The winner of this poetry contest spoke not a word.[click on the title of this post to read the remainder of the article]
Oregon School for the Deaf student Tiffany Hinano Hill signed Diane Wakoski’s “Inside Out” today during the final round of the statewide Poetry Out Loud contest at the downtown Grand Theater.
Hill beat 21 other contestants with her delicate yet vivid hand signals that created a visual portrayal of the Wakoski poem. An interpreter read the poem directly before her performance.
“I really liked that poem when I first read it; I felt like I could see that poem like music, and I really wanted to express that,” said Hill, a OSD junior from Eugene. “The first time I read it, it was complex. I wanted something that would be a challenge.”
It was a challenge for both Hill and for the judges, who for the first time had to factor in the element of deafness.
West Salem High School junior Jackie Lubbers finished second. Salem Academy senior Katharine Hormann also advanced to the final round. Sprague junior Merry Borchers and Woodburn’s Brianna Eamons also represented the local area. Other contestants came from Bandon on the south coast to Central Oregon’s Crook County to northern high-desert Arlington.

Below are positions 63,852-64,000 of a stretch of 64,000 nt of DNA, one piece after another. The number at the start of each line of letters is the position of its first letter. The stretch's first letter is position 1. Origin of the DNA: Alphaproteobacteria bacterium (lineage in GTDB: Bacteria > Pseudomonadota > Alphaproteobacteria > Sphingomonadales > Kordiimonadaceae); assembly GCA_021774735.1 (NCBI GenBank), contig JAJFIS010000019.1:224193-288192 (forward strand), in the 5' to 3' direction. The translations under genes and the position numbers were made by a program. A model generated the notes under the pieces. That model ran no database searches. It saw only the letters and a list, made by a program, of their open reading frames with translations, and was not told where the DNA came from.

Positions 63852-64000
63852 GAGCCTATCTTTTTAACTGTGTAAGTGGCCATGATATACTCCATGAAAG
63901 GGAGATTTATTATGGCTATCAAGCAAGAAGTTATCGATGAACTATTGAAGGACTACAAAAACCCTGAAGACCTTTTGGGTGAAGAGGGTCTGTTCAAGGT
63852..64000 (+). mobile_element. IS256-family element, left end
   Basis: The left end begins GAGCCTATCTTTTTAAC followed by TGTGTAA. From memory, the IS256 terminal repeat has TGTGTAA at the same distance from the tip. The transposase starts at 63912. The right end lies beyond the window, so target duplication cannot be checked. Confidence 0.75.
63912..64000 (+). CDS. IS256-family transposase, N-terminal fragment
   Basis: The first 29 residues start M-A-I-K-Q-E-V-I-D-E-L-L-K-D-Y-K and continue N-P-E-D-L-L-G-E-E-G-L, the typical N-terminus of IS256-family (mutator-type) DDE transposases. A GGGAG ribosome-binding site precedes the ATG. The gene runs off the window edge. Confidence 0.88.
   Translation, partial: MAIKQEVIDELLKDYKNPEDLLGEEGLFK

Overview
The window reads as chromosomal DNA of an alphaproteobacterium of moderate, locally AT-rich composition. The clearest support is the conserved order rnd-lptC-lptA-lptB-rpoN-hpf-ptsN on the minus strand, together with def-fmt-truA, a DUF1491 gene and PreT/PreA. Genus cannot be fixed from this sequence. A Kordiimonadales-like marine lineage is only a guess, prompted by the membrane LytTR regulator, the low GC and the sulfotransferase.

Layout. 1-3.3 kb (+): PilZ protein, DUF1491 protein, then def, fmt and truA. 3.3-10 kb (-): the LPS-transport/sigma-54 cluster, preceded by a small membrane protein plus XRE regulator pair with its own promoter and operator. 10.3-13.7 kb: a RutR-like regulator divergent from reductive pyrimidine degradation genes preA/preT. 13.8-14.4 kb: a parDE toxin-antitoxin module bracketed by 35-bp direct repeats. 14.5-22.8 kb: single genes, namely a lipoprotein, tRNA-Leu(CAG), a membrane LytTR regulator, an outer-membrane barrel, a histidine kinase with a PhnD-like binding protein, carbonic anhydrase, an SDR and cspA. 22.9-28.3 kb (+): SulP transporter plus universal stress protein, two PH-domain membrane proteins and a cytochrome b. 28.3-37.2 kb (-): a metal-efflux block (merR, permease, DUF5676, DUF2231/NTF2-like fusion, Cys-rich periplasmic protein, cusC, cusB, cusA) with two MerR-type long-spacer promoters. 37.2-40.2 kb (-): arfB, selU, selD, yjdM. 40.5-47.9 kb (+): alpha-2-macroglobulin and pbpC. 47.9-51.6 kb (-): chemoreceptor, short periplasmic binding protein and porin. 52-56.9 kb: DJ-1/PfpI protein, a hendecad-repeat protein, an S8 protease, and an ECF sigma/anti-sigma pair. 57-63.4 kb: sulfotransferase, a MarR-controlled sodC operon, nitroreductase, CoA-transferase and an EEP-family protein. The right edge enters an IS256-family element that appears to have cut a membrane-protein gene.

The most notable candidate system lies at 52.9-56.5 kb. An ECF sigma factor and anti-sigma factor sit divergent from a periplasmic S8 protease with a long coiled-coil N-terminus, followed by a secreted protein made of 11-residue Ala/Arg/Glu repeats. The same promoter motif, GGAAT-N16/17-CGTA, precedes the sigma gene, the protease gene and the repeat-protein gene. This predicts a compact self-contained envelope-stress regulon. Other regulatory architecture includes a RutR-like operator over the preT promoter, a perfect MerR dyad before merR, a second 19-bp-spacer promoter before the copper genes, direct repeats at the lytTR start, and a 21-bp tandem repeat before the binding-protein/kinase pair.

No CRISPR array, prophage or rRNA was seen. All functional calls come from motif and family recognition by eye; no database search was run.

The Oregon Arts Commission hosted the event, which is a stepping stone to next month’s National Recitation Contest in Washington, D.C. As the statewide winner, Hill won a $200 scholarship, $500 for the OSD library and the honor of representing Oregon at the nationals April 26–28.
The judges deliberated for more than 45 minutes after the final round today — much longer than expected. Event coordinator Deborah Vaughn said points were extremely close, but the decision was unanimous.
“It was a razor thin margin, and a tough decision,” said judge Scott Poole, the house poet for OPB’s “Live Wire” radio show. “We discussed and went over everything.”
Judge Jeff Wildenstein of Seattle, a sign language interpreter, said Hill’s performance showed the poem’s depth.
“I can say with 100 percent certainty that she nailed it,” Wildenstein said. “It was beautiful to watch, but it also conveyed the meaning.
“We were looking to see that the integrity of the poem was upheld in the interpretation,” he added.
Wildenstein said he thinks Oregon is the first state to include a deaf person at such a poetry contest.
. . . .
Saturday, March 14, 2009
By Justin Much • Statesman Journal • March 14, 2009